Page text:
Ask Unclutterer: Corner kitchen cabinets

Reader Marnie submitted the following to Ask Unclutterer:

Our house has corner kitchen cabinets with lots of wasted space. Is a lazy susan the way to go? I feel like there is a decent amount of unused space when they are used. Do you have any recommendations?

Marnie, I love this question because I had been struggling with the same problem in my kitchen and recently found a solution. The answer we discovered are storage systems that use the descriptive phrase “blind corner” in their names. Some are called “blind corner tracks” or “blind corner cabinet systems” or some version of all of those words.

They are regular cabinet shelves that sit on a sliding hinge and pivot mechanism. The unit pulls out into the room so that you can have easy access to everything on the shelves. When it is not in use, it folds back into the cupboard and occupies every nook and cranny.

blind cabinet shelves

There is also a blind-corner pull-out system. It is comprised of two large shelves that swing out of the cupboard door on a large pivot. The shelves can be pulled out one at a time so you can easily access the contents. You can purchase either a left-hand or right-hand opening depending on the design of your kitchen.

Unfortunately for corner cupboards, the only system seems to be a Lazy Susan. You can use wedge-shaped bins and half-shelves that will help you maximize your storage space.

Thank you, Marnie, for submitting your question for our Ask Unclutterer column.

Do you have a question relating to organizing, cleaning, home and office projects, productivity, or any problems you think the Unclutterer team could help you solve? To submit your questions to Ask Unclutterer, go to our contact page and type your question in the content field. Please list the subject of your e-mail as “Ask Unclutterer.” If you feel comfortable sharing images of the spaces that trouble you, let us know about them. The more information we have about your specific issue, the better.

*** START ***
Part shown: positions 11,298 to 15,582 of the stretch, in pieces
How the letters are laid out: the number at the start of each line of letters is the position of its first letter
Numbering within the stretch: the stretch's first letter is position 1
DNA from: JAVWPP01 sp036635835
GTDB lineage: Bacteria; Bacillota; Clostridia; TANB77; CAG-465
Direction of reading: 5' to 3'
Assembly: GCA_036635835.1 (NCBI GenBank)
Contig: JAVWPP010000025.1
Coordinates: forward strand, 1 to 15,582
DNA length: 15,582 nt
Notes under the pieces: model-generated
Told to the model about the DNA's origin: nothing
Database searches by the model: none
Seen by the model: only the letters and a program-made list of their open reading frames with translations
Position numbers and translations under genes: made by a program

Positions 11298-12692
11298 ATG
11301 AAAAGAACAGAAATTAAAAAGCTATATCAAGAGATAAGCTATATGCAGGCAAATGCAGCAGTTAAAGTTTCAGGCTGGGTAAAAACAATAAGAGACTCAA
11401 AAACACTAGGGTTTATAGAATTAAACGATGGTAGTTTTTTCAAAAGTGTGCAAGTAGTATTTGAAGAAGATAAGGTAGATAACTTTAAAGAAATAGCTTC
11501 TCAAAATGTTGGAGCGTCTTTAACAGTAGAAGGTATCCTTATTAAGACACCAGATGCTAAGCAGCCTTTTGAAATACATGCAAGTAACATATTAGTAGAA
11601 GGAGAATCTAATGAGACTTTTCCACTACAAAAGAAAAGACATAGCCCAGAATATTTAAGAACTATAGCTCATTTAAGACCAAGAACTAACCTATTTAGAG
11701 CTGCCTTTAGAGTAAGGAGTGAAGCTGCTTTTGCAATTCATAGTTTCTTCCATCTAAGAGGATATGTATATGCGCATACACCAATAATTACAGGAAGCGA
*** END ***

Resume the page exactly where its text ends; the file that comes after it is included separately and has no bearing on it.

This post has been updated since its original publication in 2008.

26 Comments for “Ask Unclutterer: Corner kitchen cabinets”

  1. posted by Christian on

    perhaps this could work..

    Rationell
    http://www.ikea.com/us/en/cata.....s/90128419

    $99

  2. posted by Tabitha (From Single to Married) on

    What a fantastic idea! I’ve never used them but will definitely look into them for under our sink!

  3. posted by Karen in Wichita on

    Lee Valley has some that aren’t cheap, but sure beat the $500-700 price. I haven’t seen them in person, so can’t vouch for the quality. It wouldn’t work in my blind corner, which is fenced by the stove on one side and the sink plumbing on the other, with a tiny little bifold door to access one of the biggest cabinets in the kitchen.

    What makes even less sense to me is that the back side of that cabinet is under the breakfast counter. My sister’s house is the same way. Why, why, why is there not just a cabinet door on the back side (perhaps in addition to the one on the prep area side)? When we remodel, that’s exactly what we’re going to put in.

  4. posted by Rue on

    Wow! Cool idea, but a heck of a lot of money, and IMO, not worth it.

    I don’t have a lot of things in my cabinets though (more cabinet space than pots/pans, really). A lazy susan is probably the cheapest and easiest solution. You’ll have unused space behind the lazy susan, for sure, but at least you’ll be able to get to what’s in the cabinet more easily.

    And remember – you don’t have to use up every available inch of your cabinet space if it’s space you don’t need. 😉 It’s only wasted space if it’s empty and you need it.

  5. posted by Stephanie on

    I WISH I had a corner cabinet because I really want one of these corner cabinet recycling centers: http://www.specialtysupplies.c.....-3601.html